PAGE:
Helen Rounds Rowan
Helen Rounds Rowan, a longtime summer resident of Block Island and the wife of author/journalist Roy Rowan, died in her home in Greenwich, Conn., on Nov. 19. She was 91.
Born in Detroit, Michigan, on Nov. 5, 1922, she attended Olivet, a small liberal arts college in Michigan, where she majored in painting and sculpture. Hired by Life magazine as a picture editor in 1947, she met Roy Rowan, who was on home leave from covering the Chinese Civil War and the Korean War.
Before their romance could blossom, he was sent off to cover the Cold War in Europe. After proposing by transatlantic telephone, Roy convinced her to fly to Germany where they were married in Frankfurt on May 19, 1952. Last year, they celebrated their 60th wedding anniversary with a party in Greenwich for 100 friends. Roy wrote and produced a 50 page illustrated book about Helen’s life as a souvenir for guests to take home.
In 1955, the Rowans were transferred to Chicago where Roy was named bureau chief, responsible for Time’s and Life’s Midwestern coverage. Helen discovered that as the first lady of the bureau, so to speak, she was expected to do a lot of entertaining of editors visiting from New York City. And worse yet, hand-holding of the wives whose husbands were off covering race riots, tornadoes, floods, or murders.
The family was transferred back to New York in 1959 when Roy was promoted to Assistant Managing Editor of Life. It was then that they first moved to Greenwich. That same year Helen sat home a little nervously while Roy travelled the U.S. with Jimmy Hoffa to write a series of articles about the Teamsters boss and his gangster cronies. When Rowan confronted him with a copy of the magazine, Jimmy looked up and said: “I’ve got a gun in this drawer. But that doesn’t mean I’m going to use it.” Rowan said he never was sure what Jimmy meant.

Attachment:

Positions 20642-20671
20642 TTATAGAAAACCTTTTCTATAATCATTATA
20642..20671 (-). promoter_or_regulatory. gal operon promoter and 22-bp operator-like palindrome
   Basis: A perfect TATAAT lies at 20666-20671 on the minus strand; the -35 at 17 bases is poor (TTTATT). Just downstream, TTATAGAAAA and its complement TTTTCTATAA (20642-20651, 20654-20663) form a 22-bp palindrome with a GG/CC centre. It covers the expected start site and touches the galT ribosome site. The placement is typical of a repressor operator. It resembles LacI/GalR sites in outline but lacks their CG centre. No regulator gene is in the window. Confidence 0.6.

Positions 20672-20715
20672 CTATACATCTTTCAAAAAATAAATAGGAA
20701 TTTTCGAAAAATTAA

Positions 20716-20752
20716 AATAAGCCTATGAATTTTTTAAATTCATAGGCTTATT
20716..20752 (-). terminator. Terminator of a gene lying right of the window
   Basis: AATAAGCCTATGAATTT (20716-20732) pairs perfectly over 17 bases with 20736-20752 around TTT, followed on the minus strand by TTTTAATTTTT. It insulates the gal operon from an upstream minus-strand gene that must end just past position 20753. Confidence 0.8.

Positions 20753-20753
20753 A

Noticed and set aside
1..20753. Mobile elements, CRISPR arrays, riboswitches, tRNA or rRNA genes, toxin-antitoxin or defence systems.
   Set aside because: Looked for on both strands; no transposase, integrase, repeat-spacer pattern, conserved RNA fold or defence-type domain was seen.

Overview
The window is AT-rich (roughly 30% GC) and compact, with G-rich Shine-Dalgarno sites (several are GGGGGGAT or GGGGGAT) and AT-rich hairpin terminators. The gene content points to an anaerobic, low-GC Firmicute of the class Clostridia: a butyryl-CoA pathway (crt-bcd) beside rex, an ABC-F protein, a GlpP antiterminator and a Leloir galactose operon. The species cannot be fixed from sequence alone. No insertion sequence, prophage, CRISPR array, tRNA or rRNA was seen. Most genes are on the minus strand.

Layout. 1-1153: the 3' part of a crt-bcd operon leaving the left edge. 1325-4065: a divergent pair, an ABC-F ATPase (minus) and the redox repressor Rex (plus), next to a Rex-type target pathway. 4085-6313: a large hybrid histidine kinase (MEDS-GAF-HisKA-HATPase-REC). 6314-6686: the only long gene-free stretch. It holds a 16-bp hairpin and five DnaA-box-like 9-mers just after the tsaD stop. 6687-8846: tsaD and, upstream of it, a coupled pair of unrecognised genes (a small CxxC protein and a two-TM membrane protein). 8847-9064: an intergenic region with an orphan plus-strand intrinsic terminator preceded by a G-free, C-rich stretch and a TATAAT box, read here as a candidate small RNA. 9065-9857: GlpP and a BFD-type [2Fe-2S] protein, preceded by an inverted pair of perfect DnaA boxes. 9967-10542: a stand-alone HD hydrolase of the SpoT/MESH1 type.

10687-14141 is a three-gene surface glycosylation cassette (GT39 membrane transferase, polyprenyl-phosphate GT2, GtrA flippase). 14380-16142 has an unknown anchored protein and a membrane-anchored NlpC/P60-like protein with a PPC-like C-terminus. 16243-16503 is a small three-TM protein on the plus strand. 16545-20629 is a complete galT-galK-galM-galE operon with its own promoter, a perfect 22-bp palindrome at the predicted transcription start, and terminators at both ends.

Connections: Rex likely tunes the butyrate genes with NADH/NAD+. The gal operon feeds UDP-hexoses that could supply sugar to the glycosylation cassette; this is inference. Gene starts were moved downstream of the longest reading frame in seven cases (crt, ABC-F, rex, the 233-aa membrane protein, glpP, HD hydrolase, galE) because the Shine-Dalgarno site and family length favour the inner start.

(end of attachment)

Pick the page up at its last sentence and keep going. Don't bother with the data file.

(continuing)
The Rowans stayed put in Greenwich until 1972 when Roy was appointed Time’s Hong Kong Bureau Chief, a roving reporter’s job covering China, Vietnam, and the other Southeast Asian countries. One time he was away for so long that Helen hopped a plane and paid a surprise visit to her husband in Saigon just a few weeks before the city fell to the Communists in 1975.
Returning to the U.S via the Trans-Siberian Railway in 1977, Helen and her family made sightseeing stops in several Soviet cities before moving back into their home in Greenwich. Roy settled down as a senior writer for Fortune magazine, involving many return trips to Asia, and writing such controversial articles as “The 50 Top Mafia Bosses in America,” while Helen studied the Art of the Painted Finish, the Renaissance way of making wood look like it was made of minerals, inlaid ivory or gold, at The Isabel O’Neil Studio Workshop in New York City.
Helen became so expert that some of her creations were auctioned at Sotheby’s or exhibited at Tiffany & Co. For several years she also taught techniques in various finishes.
In 1981, the Rowans bought Dr. Cornbrook’s house on Corn Neck Road overlooking Sachem Pond and the north lighthouse. During subsequent summers, Roy wrote two books about Block Island: “Surfcaster’s Quest,” and “Solomon Starbucks Striper,” a novel about a striped bass.
Helen leaves behind her husband, Roy, of Greenwich; four sons, Dana Rowan of Boston, Douglas Rowan of Oxnard, Calif., Nicholas Rowan of New York City, and Marcus Rowan of Dallas; a daughter-in-law, Janice Kelley-Rowan of Boston, and one grandson, William Roy Rowan of Boston.
Recently Helen was honored by her youngest son Marcus who created The Helen Rowan Endowed Scholarship for the Arts at his alma mater, Hartwick College, in Oneonta, NY 13820. In lieu of flowers, please send donations to the fund.